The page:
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Installing OpenWRT on APU3 platform

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This guide should be considered as a simple walk-through for using APU3 platform in some generic use-cases. I’m trying to explain how to work with the device and use it in a generic manner. There is a part about the coreboot firmware, which could be used as a reference of how to start customizing it for own purposes.

Configuring the hardware

At first, let’s figure out some basic requirements for our new device:

  1. It will be wireless router with some advenced functionality provided by OpenWRT.
  2. In order for it to be wireless, we need to add WiFi network adapters.
  3. I want it to be dual-band simultaneous connection, so we will need 2 separate WiFi adapters.
  4. Operating system will be placed on µSD card.
  5. There will be an additional storage in the form of mSata disk.

APU3 has 3 mPcie slots. Unfortunately it supports PCI express only on slot mPCIe 1, so WiFi card has to use it. For the second WiFi card, we could use mPCIe 2 slot, but we would need USB only type, which are rare. Instead I’m using some cheap Ralink RT5370 based USB dongle WiFi adapter. mPCIe 3 slot will be used for mSata drive.

For the OS drive, I’ll use some generic µSD card with adapter.

mPCIe 2 slot could be used in future for GSM modem or some other kind of USB device in the form of mPcie card.

Getting the sources

We will use latest stable version which is Chaos Calmer, in order to be compatible with upstream packages. Thanks to that we can just use the opkg to download new version of packages from the main OpenWRT’s repositories.

The sources we need are located on github.

Let’s clone the needed version:

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$ git clone -b chaos_calmer https://github.com/openwrt/openwrt.git
Cloning into 'openwrt'...
remote: Counting objects: 360802, done.
remote: Compressing objects: 100% (5/5), done.
remote: Total 360802 (delta 4), reused 2 (delta 2), pack-reused 360795
Receiving objects: 100% (360802/360802), 132.94 MiB | 8.24 MiB/s, done.
Resolving deltas: 100% (241401/241401), done.

Building

To build our first image we first need to configure the OpenWRT:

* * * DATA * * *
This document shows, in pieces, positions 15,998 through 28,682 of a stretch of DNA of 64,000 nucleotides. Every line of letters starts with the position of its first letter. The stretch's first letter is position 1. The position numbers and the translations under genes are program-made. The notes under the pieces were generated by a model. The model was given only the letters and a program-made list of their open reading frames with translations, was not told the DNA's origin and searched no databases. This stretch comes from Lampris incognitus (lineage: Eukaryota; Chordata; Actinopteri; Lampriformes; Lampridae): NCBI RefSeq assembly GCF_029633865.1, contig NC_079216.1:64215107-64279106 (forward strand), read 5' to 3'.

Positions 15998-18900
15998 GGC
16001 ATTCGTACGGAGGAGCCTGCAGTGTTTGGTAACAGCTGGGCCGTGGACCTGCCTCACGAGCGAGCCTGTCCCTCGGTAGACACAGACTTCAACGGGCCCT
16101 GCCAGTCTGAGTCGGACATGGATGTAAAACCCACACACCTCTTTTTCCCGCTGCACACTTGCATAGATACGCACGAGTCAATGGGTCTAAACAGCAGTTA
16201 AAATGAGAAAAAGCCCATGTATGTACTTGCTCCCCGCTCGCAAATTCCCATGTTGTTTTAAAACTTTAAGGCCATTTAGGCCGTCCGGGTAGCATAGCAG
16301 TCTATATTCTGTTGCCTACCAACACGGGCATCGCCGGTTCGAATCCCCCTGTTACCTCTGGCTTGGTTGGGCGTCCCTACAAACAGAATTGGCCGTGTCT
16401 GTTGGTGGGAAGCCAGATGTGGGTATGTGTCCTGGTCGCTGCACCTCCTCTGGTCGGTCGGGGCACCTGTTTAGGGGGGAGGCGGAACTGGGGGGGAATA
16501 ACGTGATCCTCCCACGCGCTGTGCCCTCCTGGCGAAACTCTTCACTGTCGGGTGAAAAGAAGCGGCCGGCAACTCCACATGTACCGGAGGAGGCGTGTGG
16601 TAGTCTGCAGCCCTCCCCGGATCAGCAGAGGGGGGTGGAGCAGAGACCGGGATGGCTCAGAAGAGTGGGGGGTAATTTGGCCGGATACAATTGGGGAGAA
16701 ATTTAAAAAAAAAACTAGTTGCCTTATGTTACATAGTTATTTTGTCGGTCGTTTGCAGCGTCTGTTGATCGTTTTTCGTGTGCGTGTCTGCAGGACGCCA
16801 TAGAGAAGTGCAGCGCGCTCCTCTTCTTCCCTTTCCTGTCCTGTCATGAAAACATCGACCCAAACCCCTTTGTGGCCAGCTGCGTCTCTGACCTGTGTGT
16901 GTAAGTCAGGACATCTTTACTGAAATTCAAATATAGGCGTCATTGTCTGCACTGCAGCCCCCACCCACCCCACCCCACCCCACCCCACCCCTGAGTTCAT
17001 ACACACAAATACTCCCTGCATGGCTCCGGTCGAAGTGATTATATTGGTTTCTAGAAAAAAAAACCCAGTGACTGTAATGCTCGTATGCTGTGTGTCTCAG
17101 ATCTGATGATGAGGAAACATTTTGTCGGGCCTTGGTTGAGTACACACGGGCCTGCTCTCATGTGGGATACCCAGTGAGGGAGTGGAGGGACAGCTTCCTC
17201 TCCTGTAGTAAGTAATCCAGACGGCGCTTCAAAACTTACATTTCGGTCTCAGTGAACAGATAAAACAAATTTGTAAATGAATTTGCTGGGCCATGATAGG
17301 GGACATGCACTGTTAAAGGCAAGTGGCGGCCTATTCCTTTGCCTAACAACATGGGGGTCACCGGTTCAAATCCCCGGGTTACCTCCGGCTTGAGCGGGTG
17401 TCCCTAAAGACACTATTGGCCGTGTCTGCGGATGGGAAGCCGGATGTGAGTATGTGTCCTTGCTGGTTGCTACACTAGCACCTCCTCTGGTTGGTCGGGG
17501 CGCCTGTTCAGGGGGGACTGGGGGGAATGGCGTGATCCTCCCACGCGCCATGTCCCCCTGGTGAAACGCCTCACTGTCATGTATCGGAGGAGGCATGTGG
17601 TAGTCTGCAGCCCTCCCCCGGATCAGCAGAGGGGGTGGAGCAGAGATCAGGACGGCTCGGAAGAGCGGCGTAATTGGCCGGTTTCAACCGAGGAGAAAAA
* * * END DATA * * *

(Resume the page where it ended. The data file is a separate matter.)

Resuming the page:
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$ cd openwrt
$ make menuconfig

Our target is APU system, which has AMD x86_64 CPU. So let’s use generic settings:

  • Target System > x86
  • Subtarget > x86_64

… and then Exit and make.

After compilation our image is in bin/x86 dir. We need a SD card to burn the image and boot the system on the target platform. On my host system, card is present under the device file /dev/sde.

Warning! Carefully check the device the card is present on your system. This is potentially dangerous operation and can lead to lost data, when used wrong device!

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cd bin/x86
sudo dd if=openwrt-x86-64-combined-ext4.img of=/dev/sde bs=4M

First boot

Default username after first boot is root and no password. Password should be set using passwd.

To make the first boot we need some kind of serial adapter (USB to RS232) and null-modem cable. There is a RS232 port on the back of the APU board. We need to connect it there.

To make the connection, I’m using screen, but other kind could be used (e.g. minicom). Default parameters for COM port are 115200 8N1. This is the command I’m using:

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screen /dev/ttyUSB0 115200

Immediately after powering the device, the coreboot welcome string should be seen and one could enter simple boot menu. Default configuration should be ok and SD card will have priority over different devices (it can be changed).

First OpenWRT boot will most propably hang on this string:

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...
[    2.424534] bridge: automatic filtering via arp/ip/ip6tables has been deprecated. Update your scripts to load br_netfilter if you need this.
[    2.437154] 8021q: 802.1Q VLAN Support v1.8
[    2.441432] NET: Registered protocol family 40
[    2.447418] rtc_cmos 00:01: setting system clock to 2016-07-25 00:04:49 UTC (1469405089)
[    2.455798] Waiting for root device PARTUUID=6c097903-02...
[    2.659998] usb 3-1: new high-speed USB device number 2 using ehci-pci
[    2.666595] usb 4-1: new high-speed USB device number 2 using ehci-pci
[    2.820863] hub 3-1:1.0: USB hub found
[    2.824725] hub 4-1:1.0: USB hub found
[    2.828501] hub 3-1:1.0: 4 ports detected
[    2.832586] hub 4-1:1.0: 4 ports detected
[    2.950313] Switched to clocksource tsc

Problem lies here: [ 2.455798] Waiting for root device PARTUUID=6c097903-02...

SDHCI controller issue

After short investigation it appears, that we don’t have support for the SDHCI controller on APU board, so we need to enable it. We need to modify the kernel configuration, so we use this command:

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make kernel_menuconfig

In the config we need to select those drivers:

  • Device Drivers > MMC/SD/SDIO card support:
    • MMC block device driver
    • Secure Digital Host Controller Interface support
    • SDHCI support on PCI bus

Now the system should boot without problems.

Network problems

After booting the systems it appears we don’t have any connectivity (ethernet nor wifi). When trying ifconfig -a we can see only the lo interface.

Let’s install some additional packages, which should help us investigate

  • Base system > busybox > Customize busybox options > Linux System Utilities:
    • lspci
    • lsusb
  • Base system > wireless-tools

When the image is built and system is booted on target we can use lspci -k to check which devices have kernel modules assigned to them and which don’t. This lspci flavour is pretty poor, compared to usual one, supplied with main Linux distributions, but should be enough for our uses.

Among others, we can find these devices (VID:DID), which look interesting:

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01:00.0 Class 0200: 8086:1539
02:00.0 Class 0200: 8086:1539
03:00.0 Class 0200: 8086:1539